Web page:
City officials spent almost two hours poring over spending totals from the Duck River Dam project earlier this week, working to understand where every cent has gone and where a lot more dollars will be needed.
With the projected cost of the Duck River Dam still $40 million over the original $70 million budget, the utilities board approved two new studies at a cost of approximately $230,000 they hope will be able to bring expenses down a little further — though the total project is still expected to cost in excess of $100 million.
Potential savings of approximately $5 million from the studies approved this week were already calculated into the current $110 million total project cost estimate, though officials say they could create a savings of up to $10 million once complete and implemented into the final design.
Officials approved a $69,680 study from Applied Weather Associates, which will provide a site-specific rainfall study that officials hope will prove lower than the decades-old regional standards currently being used to measure the potential maximum rainfall. If officials are able to lower those totals — which are used to determine how large a flood the dam has to be designed to withstand — they believe it could save a few more million dollars. By lowering the rainfall standards, it would allow engineers to design a smaller and cheaper spillway.
The board also approved a $64,000 contract with Utah State to provide a design study for a fuse plug, which will be implemented into the design and serve as a “trap door” for any excess water in the event of a massive flood that could threaten the integrity of the dam.
The city also approved an additional $96,000 for project engineer of record CH2M Hill, which will cover coordination and facilitation costs for the studies.
At a meeting a few weeks ago, the utilities board hired national engineering firm URS to perform a third-party review of the design. URS also recommended the board move forward with these new studies.
Following a full-scale engineering study over the past several months, the utilities board received word last month that the total cost of the project is expected to jump from $70 million to approximately $110 million due to less-than-favorable geology and higher flood standards at the dam site in northeast Cullman County.
The cost increase is largely tied to an abundance of clay layers recently discovered at the construction site, which essentially made the original design untenable. Engineers say the latest redesign will work at the site, but at a considerable increase in cost.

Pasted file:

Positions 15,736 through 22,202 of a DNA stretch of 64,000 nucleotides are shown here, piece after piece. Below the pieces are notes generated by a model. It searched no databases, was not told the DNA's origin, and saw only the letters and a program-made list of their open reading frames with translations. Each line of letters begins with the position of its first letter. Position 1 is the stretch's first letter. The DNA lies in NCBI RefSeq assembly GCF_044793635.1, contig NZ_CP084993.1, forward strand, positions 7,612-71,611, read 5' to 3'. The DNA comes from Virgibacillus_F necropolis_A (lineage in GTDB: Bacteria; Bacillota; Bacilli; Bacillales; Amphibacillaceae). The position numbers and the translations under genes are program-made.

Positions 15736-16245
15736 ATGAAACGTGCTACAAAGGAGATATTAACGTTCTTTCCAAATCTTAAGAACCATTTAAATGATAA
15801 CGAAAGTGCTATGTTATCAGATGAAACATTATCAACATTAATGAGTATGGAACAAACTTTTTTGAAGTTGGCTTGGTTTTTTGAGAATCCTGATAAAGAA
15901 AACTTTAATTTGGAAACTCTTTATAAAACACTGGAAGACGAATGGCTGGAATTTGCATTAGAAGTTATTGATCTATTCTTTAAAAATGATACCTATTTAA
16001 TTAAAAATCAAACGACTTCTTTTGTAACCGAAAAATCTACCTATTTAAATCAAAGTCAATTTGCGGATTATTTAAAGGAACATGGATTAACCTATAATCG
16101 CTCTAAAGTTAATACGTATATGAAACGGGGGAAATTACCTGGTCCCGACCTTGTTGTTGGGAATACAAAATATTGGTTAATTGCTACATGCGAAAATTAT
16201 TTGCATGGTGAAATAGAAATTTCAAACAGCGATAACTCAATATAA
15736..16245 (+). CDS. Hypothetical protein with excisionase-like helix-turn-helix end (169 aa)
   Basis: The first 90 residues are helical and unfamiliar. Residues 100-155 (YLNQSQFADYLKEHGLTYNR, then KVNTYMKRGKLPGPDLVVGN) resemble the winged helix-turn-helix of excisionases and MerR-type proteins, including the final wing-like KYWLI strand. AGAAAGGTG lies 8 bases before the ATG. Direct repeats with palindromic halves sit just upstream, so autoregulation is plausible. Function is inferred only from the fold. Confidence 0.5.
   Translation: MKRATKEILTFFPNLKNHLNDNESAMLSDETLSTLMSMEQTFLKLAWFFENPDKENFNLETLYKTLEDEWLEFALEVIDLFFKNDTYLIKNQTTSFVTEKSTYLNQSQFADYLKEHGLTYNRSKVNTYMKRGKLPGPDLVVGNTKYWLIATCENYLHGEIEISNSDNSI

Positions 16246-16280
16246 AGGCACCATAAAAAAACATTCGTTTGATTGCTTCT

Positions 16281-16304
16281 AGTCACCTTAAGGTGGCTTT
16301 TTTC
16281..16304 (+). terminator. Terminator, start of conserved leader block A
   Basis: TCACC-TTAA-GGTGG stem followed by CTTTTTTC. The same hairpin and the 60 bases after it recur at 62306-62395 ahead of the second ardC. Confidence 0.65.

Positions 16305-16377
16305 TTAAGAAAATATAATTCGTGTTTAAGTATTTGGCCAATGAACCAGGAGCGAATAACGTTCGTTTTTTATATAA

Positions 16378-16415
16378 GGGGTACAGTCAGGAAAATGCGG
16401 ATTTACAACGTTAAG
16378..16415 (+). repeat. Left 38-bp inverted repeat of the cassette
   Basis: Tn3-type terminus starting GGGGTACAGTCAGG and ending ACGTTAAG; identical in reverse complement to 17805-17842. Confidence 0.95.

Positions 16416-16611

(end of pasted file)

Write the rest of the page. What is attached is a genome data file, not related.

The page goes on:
To date, the city has spent a total of $30.9 million on the project — with more than $20 million of that total spent since land acquisition began in earnest in April 2011.
The board had entertained the idea of potentially reducing the capacity and output of the dam and lake to cut costs, though some new information from the U.S. Army Corps of Engineers makes that an unlikely route.
If the city reduced the scope of the project, then decided to come back in the future and increase it to the original level, it would require a new 404 permit — which can be a lengthy, expensive and arduous process. There is also no guarantee a new permit would be approved.
Stream mitigation costs would also have to be reassessed, which could cost between $8-10 million more at that point.
“The thing about a smaller dam or smaller reservoir is it’s something that could be done, but the issue is that whatever streams you might not have impacted, you’ll have to do mitigation,” Steve Newton, with CH2M Hill, said. “Also, most of your savings would come in the construction of the base, and you couldn’t reduce that if you wanted to expand later on.”
Project owner’s representative Bill St. John said he believes any move to reduce the scope would essentially be a “permanent” decision — due to the challenges of trying to get a new permit to expand in the future.
“Practically speaking, it sounds like that’s a permanent decision if you reduce size,” he said. “It is a decision that’s on the table, but I think it’s a permanent decision in that matter.”
* Trent Moore can be reached by e-mail at firstname.lastname@example.org, or by telephone at 734-2131, ext. 220.